# I don't understand the meaning of f^(39)(pi/2)?

I don't understand the meaning of f^(39)(pi/2)??

## Homework Statement

Find the indicated derivative of f(x)=sin x and evaluate it at x=pi/2.

$$f^{(39)}(\pi/2)=$$

## The Attempt at a Solution

I'm not sure what the f^39 means??? And it could be f(39)(pi/2)??? but it looks like f raised to the 39th power???

Is this a common way to express a problem, because I have not seen one like this yet?

I know the derivative of sin x, is cos x, and if x=pi/2, then cos(pi/2)=0

But how should I evaluate the rest of this problem?
If f^(39) makes no sense, then f(39)(pi/2) doesn't make any sense, because x=pi/2???

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I think they mean take the 39th derivative of sin(x) and evaluate that at pi/2 the 2nd derivative -sin(x) third is -cos(x) and fourth is sin(x)......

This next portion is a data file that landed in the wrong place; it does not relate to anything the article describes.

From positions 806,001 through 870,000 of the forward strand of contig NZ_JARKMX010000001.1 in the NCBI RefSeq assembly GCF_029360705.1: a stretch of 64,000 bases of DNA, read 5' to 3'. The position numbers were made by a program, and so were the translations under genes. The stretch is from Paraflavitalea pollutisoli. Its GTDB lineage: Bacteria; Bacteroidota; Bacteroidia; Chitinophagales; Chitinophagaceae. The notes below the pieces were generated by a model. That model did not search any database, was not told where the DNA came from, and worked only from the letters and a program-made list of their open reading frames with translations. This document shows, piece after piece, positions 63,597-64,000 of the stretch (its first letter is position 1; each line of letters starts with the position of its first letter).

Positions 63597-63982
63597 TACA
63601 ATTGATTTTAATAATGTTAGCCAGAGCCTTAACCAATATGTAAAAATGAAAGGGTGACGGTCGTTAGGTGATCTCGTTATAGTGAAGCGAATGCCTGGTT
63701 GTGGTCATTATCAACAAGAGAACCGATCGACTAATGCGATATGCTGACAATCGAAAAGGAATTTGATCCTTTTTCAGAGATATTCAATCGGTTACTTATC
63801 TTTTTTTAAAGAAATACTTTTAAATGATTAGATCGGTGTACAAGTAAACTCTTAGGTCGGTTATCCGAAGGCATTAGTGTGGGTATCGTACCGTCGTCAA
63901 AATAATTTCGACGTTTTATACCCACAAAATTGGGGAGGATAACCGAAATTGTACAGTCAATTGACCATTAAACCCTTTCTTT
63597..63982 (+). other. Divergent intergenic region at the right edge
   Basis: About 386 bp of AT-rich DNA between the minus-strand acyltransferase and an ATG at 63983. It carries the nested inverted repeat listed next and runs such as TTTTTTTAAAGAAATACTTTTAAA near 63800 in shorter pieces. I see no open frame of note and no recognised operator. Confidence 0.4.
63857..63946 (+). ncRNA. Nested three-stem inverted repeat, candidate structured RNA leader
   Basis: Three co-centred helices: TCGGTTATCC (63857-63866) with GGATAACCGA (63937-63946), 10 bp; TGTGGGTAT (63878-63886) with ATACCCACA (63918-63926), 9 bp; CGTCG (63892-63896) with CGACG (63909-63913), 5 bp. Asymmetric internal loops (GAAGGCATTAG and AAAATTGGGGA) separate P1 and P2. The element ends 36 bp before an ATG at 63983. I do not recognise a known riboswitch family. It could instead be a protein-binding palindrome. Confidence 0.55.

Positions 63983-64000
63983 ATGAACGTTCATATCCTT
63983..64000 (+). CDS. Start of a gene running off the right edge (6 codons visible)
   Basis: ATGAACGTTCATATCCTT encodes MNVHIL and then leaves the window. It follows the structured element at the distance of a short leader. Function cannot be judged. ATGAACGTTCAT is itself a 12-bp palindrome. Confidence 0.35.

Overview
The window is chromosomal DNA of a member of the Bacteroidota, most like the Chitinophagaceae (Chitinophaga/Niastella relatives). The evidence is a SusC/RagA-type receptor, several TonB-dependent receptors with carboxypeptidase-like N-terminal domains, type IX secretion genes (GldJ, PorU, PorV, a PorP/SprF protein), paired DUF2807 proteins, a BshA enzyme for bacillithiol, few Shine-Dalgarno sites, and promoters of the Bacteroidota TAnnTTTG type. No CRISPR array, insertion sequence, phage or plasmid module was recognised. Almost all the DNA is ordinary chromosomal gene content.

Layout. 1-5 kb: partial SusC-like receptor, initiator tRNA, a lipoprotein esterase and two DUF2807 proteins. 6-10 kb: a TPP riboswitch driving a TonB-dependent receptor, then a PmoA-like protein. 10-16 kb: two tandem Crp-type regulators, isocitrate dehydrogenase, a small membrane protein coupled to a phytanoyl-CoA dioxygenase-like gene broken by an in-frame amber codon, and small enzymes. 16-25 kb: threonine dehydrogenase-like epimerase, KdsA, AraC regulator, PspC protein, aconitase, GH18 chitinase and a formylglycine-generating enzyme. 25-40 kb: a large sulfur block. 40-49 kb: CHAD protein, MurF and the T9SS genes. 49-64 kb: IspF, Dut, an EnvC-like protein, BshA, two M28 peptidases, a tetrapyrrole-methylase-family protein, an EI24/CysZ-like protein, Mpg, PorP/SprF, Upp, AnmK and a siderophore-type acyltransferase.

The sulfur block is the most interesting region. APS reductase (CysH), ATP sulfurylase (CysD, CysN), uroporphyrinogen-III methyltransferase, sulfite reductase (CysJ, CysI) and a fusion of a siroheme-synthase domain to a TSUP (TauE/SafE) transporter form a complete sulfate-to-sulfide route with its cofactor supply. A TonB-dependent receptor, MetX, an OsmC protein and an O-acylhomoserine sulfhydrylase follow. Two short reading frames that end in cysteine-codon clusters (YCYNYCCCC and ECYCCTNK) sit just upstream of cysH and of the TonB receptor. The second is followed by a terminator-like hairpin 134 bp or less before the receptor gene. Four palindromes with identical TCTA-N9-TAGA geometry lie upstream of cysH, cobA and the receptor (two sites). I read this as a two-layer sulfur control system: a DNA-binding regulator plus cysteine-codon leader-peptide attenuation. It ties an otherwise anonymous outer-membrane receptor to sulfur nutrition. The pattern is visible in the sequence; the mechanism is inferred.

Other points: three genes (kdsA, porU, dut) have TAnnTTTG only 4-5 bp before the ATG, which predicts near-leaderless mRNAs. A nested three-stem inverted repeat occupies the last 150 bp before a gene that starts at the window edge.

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That makes more sense.

Is there a short cut or should I just change sin and cos (including the negative) 39 times?

That makes more sense.

Is there a short cut or should I just change sin and cos (including the negative) 39 times?
every fourth derivative gives you sin(x) I think you can take it from there

Yes, as I started doing it, I quickly saw sin x after 4 times, and ended up with -cos x = 0.

Thanks.

Mark44
Mentor

Yes, as I started doing it, I quickly saw sin x after 4 times, and ended up with -cos x = 0.

Thanks.
That's the right value, but what you got was -cos(π/2) = 0.

The notation f(39)(x), with parentheses around the exponent, usually means the derivative of that order. Without parentheses it would just mean raising the function to the indicated power.

Thanks for the clarity. Yes for this equation x = pi/2.